With the April 15 deadline drawing nearer, 30 million people are expected to owe money to the IRS this year. The time to start thinking about how you will make that payment is now.
In the old days, when the only way to file your taxes was by mailing in completed paper documents, people would be limited to sending in a check to the IRS to pay off amounts owed when filing their returns.
Things have really changed since then, and most people these days file electronically, either on their own or through a third-party tax service such as H&R Block. The way to send and receive money to and from the IRS has also mostly migrated over to the electronic realm, and this migration has offered opportunities to conduct these transactions through various means of electronic payment.
While many Americans receive a refund, which is of course always welcome, this year it is estimated that 30 million people will end up owing money to the IRS, by way of not enough taxes deducted at source to cover their taxable income once deductions are made. They will be faced with several options for remitting the balance owed, and it therefore pays to be in the know about the pros and cons of each.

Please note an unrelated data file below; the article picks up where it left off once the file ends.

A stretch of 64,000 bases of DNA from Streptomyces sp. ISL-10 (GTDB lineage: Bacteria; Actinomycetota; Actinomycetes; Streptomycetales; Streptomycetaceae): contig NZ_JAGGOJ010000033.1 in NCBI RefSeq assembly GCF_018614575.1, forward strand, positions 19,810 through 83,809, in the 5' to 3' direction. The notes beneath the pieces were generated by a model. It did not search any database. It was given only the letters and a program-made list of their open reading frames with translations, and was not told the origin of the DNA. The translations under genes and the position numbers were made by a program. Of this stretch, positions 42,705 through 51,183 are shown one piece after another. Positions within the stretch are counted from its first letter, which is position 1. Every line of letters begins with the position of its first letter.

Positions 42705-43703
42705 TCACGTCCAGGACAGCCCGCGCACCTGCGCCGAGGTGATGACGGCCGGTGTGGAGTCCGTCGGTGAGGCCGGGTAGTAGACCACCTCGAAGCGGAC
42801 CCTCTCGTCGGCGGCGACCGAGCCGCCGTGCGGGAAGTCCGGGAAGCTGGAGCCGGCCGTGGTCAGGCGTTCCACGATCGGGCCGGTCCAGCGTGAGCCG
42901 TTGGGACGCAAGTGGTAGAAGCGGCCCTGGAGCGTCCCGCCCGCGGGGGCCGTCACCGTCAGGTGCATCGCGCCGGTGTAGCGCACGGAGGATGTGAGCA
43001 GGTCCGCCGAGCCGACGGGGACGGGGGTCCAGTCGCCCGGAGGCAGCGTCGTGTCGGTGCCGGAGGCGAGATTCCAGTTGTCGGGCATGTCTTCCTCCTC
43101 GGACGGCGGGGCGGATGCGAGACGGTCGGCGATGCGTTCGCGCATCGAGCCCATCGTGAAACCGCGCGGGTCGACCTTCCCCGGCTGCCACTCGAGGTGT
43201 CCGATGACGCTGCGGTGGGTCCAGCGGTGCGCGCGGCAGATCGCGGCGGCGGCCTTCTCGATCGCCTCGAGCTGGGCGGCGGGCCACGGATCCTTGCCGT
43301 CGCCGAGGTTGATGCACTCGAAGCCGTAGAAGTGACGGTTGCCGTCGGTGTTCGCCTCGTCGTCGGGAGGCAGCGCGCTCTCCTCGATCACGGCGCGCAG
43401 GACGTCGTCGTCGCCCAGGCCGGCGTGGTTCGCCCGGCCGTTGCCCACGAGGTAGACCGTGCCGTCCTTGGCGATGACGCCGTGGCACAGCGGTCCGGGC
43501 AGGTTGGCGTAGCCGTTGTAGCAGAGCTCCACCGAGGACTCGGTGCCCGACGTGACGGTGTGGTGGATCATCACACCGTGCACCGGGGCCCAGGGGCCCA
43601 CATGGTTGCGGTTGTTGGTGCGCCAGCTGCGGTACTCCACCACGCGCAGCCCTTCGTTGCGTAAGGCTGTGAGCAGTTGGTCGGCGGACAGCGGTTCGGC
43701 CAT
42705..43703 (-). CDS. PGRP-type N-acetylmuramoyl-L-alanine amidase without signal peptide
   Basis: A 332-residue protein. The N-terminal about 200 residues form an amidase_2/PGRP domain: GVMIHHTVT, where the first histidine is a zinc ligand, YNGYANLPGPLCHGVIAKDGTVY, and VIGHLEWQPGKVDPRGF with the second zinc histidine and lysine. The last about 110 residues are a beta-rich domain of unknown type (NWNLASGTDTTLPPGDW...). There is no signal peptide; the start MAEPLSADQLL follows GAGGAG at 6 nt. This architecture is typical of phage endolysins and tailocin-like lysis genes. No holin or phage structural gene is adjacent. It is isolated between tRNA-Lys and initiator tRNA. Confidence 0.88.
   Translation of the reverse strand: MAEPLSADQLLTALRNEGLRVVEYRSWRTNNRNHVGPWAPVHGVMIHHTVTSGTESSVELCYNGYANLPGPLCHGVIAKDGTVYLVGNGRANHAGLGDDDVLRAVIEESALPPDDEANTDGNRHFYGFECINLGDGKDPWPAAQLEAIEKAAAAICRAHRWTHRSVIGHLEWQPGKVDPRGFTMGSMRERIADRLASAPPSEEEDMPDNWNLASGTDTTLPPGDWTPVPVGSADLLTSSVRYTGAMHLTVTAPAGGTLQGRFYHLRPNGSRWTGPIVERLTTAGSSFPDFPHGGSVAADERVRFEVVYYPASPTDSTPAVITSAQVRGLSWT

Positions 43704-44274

For those who wish to pay by credit card, they may be glad to know that you can pay your taxes in most cases through one of several payment processors that do accept all major credit cards, including Visa, Mastercard, American Express, and Discover. You can even do this through PayPal by using your card through them as you would with other purchases using this service.
Although the IRS doesn’t charge for your using a credit card, this does involve processing fees, as all these cards charge them. When you make a purchase with your credit card from a merchant, the merchant adds in these costs to the price they charge.
While it may seem that you are getting this service provided to you for free, and therefore can come out ahead if you are using a card that offers rewards for the purchase, this cashes out to those who pay through other means such as a debit card or cash essentially paying a large part of your rewards, with the credit card companies kicking in a little of their own money to entice the people who don’t pay off their bills every month to give back more to them in interest.
You can bet that your tax bill doesn’t include this fee, and therefore when you use your credit card to pay your tax bill, someone has to pay for this, and there’s no one else left but you. The payment processors also have to make a little profit out of this, as they are not just doing this for their country as they would just go out of business otherwise. Although they do get to negotiate fees with credit card companies, there will be a bill left to pay which includes their costs plus a reasonable profit for them.
Costs to Pay Your Taxes with Your Credit Card
Processing fees vary by processor, from 1.87% through World Pay US, 1.96% with LInk2Gov Corp., to 1.99% through Official Payments. All have a minimum fee for their service, ranging from $2.50 to $2.69.